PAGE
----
Balderacchi v. Ruth

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256 S.W.2d 390 (1952)


Court of Appeals of Tennessee, Eastern Section.

November 19, 1952.

Certiorari Denied February 6, 1953.

Ely & Ely, of Knoxville, for plaintiff in error.

Meek & Haynes, of Knoxville, for defendant in error.

Certiorari Denied by Supreme Court, February 6, 1953.

McAMIS, Judge.

Plaintiff Lloyd T. Ruth sued J.J. Balderacchi, doing business as Greensboro Poultry Frozen Food Company, in the Court of General Sessions for Knox County for $370.92 claimed to be due as the balance on his salary account for a period of six months between February and August, 1951. Judgment was rendered in Sessions Court for the full amount of the claim. Defendant appealed to the Circuit Court where a trial before the court without a jury resulted in a judgment for $299.90. The defendant Balderacchi has prosecuted the present appeal in error to this court.

*391 Prior to August 30, 1950, plaintiff was employed as a salesman in the Knoxville area by a competitor of defendant. On a promise of more money by defendant's Knoxville manager, Mr. Williams, plaintiff quit his job and went to work for defendant on August 30, 1950. He took with him 32 or more customers of his former employer.

The defendant entered into a written contract agreeing to compensate plaintiff "at the rate of $60.00 per week straight salary with no deductions excepting those required by law until such time as $50.00 per week plus one and one-half percent commission on all sales over $2,000.00 per week will equal or exceed $60.00 per week." The written agreement contains other provisions not material to the present controversy. The stipulated salary was paid until February, 1951, when plaintiff was told by defendant that, due to then existing business conditions, it would be necessary to reduce his salary to $50 per week. He was thereafter paid at the latter rate until his connection with defendant was severed in August, 1951, following the discovery that he had "padded" the account of one of defendant's customers.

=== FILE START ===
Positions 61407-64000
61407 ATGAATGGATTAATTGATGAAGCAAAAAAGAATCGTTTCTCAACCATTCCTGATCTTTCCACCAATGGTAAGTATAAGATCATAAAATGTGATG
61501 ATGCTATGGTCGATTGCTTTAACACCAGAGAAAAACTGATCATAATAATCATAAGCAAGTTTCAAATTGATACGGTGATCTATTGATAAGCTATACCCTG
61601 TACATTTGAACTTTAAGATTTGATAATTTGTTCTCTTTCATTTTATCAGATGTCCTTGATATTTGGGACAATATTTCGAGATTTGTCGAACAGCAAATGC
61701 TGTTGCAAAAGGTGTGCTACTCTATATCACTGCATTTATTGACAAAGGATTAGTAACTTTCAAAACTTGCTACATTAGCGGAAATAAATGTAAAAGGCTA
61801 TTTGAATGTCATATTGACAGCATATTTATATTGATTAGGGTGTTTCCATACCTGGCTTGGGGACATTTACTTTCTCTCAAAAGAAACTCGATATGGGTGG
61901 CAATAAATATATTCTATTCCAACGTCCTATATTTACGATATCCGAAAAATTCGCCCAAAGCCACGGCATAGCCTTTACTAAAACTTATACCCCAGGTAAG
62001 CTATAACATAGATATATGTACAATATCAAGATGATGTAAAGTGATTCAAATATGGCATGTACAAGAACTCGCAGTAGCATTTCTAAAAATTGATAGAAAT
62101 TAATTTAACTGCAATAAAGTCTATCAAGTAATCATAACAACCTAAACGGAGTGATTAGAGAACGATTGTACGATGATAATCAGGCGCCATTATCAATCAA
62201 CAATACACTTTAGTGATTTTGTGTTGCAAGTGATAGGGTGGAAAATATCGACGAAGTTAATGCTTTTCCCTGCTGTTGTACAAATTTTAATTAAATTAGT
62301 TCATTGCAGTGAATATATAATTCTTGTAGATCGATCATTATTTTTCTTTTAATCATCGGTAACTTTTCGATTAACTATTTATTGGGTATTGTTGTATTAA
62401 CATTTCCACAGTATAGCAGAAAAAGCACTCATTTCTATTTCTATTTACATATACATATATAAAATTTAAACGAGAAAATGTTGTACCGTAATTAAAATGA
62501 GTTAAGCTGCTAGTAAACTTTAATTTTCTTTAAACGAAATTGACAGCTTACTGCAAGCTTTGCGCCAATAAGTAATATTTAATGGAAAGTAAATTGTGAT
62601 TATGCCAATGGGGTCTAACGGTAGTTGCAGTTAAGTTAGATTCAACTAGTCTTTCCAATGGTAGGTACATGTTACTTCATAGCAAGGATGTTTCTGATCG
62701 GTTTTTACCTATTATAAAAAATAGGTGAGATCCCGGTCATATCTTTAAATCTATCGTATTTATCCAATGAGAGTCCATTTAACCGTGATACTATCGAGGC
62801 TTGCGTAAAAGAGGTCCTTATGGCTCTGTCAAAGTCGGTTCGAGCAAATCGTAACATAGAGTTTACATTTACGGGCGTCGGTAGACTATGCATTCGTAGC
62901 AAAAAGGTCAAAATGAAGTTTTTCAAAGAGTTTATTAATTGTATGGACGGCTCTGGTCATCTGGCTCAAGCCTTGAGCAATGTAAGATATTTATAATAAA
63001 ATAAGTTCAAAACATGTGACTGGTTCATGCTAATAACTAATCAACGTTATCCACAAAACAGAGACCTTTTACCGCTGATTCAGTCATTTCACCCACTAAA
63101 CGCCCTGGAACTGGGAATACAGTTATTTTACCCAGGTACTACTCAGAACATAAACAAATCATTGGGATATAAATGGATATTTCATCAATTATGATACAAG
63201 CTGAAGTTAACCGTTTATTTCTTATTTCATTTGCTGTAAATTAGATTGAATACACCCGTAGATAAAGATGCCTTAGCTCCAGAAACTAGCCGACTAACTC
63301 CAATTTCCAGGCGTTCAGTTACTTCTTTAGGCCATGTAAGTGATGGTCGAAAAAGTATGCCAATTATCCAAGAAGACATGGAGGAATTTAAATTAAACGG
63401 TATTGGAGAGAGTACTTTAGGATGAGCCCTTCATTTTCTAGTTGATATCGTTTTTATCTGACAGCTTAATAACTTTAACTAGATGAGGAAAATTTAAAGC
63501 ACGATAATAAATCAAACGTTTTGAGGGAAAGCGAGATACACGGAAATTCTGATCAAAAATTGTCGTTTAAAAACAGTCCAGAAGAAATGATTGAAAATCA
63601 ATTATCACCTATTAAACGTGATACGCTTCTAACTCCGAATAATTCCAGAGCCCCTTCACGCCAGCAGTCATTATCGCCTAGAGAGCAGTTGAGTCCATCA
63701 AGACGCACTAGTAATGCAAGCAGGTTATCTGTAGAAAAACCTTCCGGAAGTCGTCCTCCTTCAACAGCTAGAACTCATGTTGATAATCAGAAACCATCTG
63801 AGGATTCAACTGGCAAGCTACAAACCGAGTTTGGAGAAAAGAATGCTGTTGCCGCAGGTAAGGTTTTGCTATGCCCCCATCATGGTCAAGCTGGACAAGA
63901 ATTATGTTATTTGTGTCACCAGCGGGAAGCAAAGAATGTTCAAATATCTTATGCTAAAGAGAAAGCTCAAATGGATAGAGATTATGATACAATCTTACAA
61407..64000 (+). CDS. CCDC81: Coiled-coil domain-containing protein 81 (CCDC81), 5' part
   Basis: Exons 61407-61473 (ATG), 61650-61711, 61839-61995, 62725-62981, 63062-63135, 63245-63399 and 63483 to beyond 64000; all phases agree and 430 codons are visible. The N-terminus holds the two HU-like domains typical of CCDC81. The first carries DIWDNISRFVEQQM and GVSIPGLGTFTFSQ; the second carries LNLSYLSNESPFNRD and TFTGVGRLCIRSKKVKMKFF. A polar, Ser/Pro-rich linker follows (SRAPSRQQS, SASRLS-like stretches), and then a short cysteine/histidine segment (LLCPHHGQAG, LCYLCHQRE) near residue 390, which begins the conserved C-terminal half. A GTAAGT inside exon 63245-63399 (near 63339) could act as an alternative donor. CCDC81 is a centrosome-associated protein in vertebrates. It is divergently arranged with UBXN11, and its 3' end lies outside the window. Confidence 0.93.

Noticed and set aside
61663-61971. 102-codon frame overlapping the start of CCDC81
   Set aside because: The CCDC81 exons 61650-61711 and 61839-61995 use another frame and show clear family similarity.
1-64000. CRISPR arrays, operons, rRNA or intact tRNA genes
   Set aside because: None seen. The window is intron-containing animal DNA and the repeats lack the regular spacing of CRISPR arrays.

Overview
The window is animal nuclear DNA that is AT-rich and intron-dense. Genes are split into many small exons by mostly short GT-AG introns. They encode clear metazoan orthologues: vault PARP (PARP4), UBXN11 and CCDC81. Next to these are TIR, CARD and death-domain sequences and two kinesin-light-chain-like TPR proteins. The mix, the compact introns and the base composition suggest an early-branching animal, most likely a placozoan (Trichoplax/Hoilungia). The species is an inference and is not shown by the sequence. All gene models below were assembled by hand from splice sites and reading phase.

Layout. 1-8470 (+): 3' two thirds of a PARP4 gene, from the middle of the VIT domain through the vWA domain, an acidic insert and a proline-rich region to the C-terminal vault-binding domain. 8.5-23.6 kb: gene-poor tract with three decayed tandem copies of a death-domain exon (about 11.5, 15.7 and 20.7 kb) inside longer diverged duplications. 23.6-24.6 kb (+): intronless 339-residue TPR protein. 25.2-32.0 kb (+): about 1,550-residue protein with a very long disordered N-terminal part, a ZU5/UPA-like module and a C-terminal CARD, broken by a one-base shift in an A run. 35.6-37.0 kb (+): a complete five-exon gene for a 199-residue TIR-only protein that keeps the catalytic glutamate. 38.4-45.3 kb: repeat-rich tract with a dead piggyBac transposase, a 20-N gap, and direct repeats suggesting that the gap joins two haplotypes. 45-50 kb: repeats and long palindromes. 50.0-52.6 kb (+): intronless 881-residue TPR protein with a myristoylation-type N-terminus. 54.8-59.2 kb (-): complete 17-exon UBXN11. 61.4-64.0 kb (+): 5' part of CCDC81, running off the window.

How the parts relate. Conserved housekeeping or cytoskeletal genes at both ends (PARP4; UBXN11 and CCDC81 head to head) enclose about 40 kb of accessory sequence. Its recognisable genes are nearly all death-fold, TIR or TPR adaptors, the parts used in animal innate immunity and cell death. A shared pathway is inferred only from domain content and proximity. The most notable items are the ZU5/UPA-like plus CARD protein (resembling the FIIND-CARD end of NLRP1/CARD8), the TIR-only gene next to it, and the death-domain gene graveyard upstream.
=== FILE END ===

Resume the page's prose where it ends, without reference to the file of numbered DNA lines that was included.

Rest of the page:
The proof consisting entirely of the testimony of plaintiff and that of Mr. Williams, defendant's Knoxville manager, shows without dispute that plaintiff refused to accept the reduction in salary and that he "constantly told * * * Mr. Williams that he was not being paid as his contract stipulated, and that they would have to pay him the difference in the amounts." He also protested when defendant told him that his salary would be reduced and, at that time, told defendant that he could not work for $50 a week and insisted that he be paid according to the contract. Although plaintiff was paid by check throughout the period in question, the checks were not introduced by defendant and there is no suggestion that they contained language appropriate to an accord; nor is it contended that plaintiff was put upon notice that the old contract was terminated. The insistence is, as we understand, that the statement by defendant that future payments of salary under the contract would be reduced operated, ipso facto, to terminate the old contract and form a new one by which plaintiff agreed to work for $50 per week instead of $60 as provided by the written contract.